A balancing act

Outside his colorful life as a chef and restaurateur, he is also a father to two children, aged seven and fifteen. “Little side note: I do not recommend any young parents to have kids with a seven-year age difference,” he laughs. 

“My son and our daughter can be the best of friends and they love each other unconditionally and support each other,” he continues. “But there are times where, just like a flip of a coin, they’re bickering and arguing. I put it down to the age discrepancies and different interests as girls and boys.”

In a high-stakes, highly competitive industry, setting a clear boundary between work life and family life is what keeps Josh grounded. “I have this very strict rule that I don’t bring my work home because it’d be a very miserable household if I did,” he admits. “A chef’s temperament is inherent to our industry. High pressure, high heat, very demanding, very time-consuming…it’s a long day and you can explode quite easily.”

Thankfully, he lets his wife deal with it when things get tough. “If I get to that point, I literally shut off. I walk away for fear of losing control. That’s where my lovely wife can step in and be like ‘Josh, I’ll take it from here.’”

Staying true to their roots

In a mixed family where kids Malaya and Phoenix are half Swedish, a quarter Filipina, and a quarter English, Josh admits that they’ve had a strong identity crisis of who they really are. “Malaya never knew where she belonged in terms of nationalities, but since we’ve been in the Philippines for so long now, she thoroughly considers herself a Filipina — even in terms of how much rice she eats,” the dad of two reveals.

“She’s just bright, energetic and she’s the liveliest in our household,” he elaborates. “My youngest, [Phoenix], also eats rice like no tomorrow. And he has got the best sense of humor. He can make the house laugh. And he is very athletic on the basketball team and the football team.”

“They’ve been able to adapt very, very well. I couldn’t be prouder,” Josh says fondly. “The dynamic at home…obviously, it’s not me who holds the household up. It’s my wife who does because I’m hardly ever home. I leave the house at 9 AM and get home around 11 PM. But when I am home, it’s yeah, it’s a lovely household to be in. Everyone complements each other.”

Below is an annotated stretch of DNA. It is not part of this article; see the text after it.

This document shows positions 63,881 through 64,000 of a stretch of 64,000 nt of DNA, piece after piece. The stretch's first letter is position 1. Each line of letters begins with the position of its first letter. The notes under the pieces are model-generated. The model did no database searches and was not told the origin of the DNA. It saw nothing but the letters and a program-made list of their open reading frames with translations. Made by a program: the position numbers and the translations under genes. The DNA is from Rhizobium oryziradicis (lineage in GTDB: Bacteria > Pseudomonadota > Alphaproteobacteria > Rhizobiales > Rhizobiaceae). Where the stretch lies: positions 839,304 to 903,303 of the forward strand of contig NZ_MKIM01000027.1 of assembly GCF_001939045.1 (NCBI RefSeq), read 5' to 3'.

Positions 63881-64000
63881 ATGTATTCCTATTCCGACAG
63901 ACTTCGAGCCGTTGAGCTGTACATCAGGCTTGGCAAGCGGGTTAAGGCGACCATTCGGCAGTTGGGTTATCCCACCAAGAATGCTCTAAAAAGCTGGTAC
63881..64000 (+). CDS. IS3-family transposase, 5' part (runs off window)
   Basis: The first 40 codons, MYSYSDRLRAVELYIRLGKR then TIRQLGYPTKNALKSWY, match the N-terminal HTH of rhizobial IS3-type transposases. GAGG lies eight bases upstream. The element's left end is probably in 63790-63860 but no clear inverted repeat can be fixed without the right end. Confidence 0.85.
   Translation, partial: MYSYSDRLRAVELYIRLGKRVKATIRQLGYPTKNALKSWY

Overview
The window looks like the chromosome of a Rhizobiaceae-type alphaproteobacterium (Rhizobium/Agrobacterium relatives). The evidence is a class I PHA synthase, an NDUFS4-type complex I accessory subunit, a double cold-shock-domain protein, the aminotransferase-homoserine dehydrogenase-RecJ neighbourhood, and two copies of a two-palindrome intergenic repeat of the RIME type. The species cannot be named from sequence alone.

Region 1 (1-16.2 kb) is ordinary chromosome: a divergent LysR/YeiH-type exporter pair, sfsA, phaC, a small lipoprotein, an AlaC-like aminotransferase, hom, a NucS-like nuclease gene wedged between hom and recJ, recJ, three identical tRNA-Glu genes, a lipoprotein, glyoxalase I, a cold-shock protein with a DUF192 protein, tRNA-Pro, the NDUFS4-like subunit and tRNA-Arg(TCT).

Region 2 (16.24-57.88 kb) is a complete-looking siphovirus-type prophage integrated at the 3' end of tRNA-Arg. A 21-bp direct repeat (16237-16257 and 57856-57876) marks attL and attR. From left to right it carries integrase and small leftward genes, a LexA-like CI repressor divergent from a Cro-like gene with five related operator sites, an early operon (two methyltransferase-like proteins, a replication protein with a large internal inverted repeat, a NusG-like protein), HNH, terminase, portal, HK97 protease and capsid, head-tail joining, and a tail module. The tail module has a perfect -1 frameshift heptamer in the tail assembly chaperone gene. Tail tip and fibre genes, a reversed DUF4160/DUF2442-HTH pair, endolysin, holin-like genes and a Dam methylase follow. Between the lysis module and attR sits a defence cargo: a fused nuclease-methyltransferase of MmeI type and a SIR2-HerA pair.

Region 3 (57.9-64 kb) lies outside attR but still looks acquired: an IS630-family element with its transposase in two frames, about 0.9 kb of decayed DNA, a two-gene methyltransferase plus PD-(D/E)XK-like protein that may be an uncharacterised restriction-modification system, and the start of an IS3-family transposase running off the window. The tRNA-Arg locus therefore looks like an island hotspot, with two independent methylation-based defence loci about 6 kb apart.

Long-term sustainability

Having been in the F&B industry for as long as he could remember, what are his secrets for staying strong the whole time?

“Before, we were just creating food that we enjoyed cooking. Nowadays, we need to think about sustainability,” Josh explains. “We have a responsibility to our team. We want to make sure that they stay employed, stay happy, and stay with us.”

“Respect, integrity, and honesty. Those are the hallmarks of creating a very sustainable business portfolio,” he continues. “But while we strive to succeed, the recipe for success is to stay humble.”

Humility, for the highly successful chef, is something he wants for his family and peers in the restaurant industry — given that, in his words, “We can be overcome with the number of accolades that we earn and achieve and it can be contradictory to what we should be doing for the future.”

Mirroring this mindset as a parent, he details the importance of “outlining definitively what they want to do before even taking action,” whether in managing one’s household or starting a business of their own.

“There are so many different avenues in our industry that you could pursue, but you can get lost in that,” he details. “You can work backward and identify what you need to do to get to where you need to be. And you have to really forecast where you want to go, and then plan the route to get there.”

While doing what you love and loving what you do has been the driving force of many, Josh thinks that it can only take you far. “That’s a passionate person talking, but that’s also a passionate person that does no risk or knows no risk,” he says frankly.

“When you’ve been in a position close to losing everything, you think differently — especially now, with kids, or a family to support, I limit the amount of mistakes that can happen,” he adds.

More than that, his unwavering passion for food has constantly allowed him to put out his best. Not one to rest on his laurels, however, he keeps the ball rolling surprisingly by keeping his goals to himself.
“I don’t share [my goals] with my peers. If I say it publicly, they would seem unattainable,” he explains.

“But they understand that we’re working for a goal and it works very well [for them] in terms of keeping them on their toes because they never know where the next stop is going to be. What’s the next milestone going to be? And it fills them with a lot of excitement and trepidation.”

To read the full story, grab a copy of Modern Parenting’s special Mother’s Day and Father’s Day 2024 Print Edition—available on Download the e-magazine from Readly or Press Reader for more exclusive features and stories.




Shoot Coordination ANTHONY MENDOZA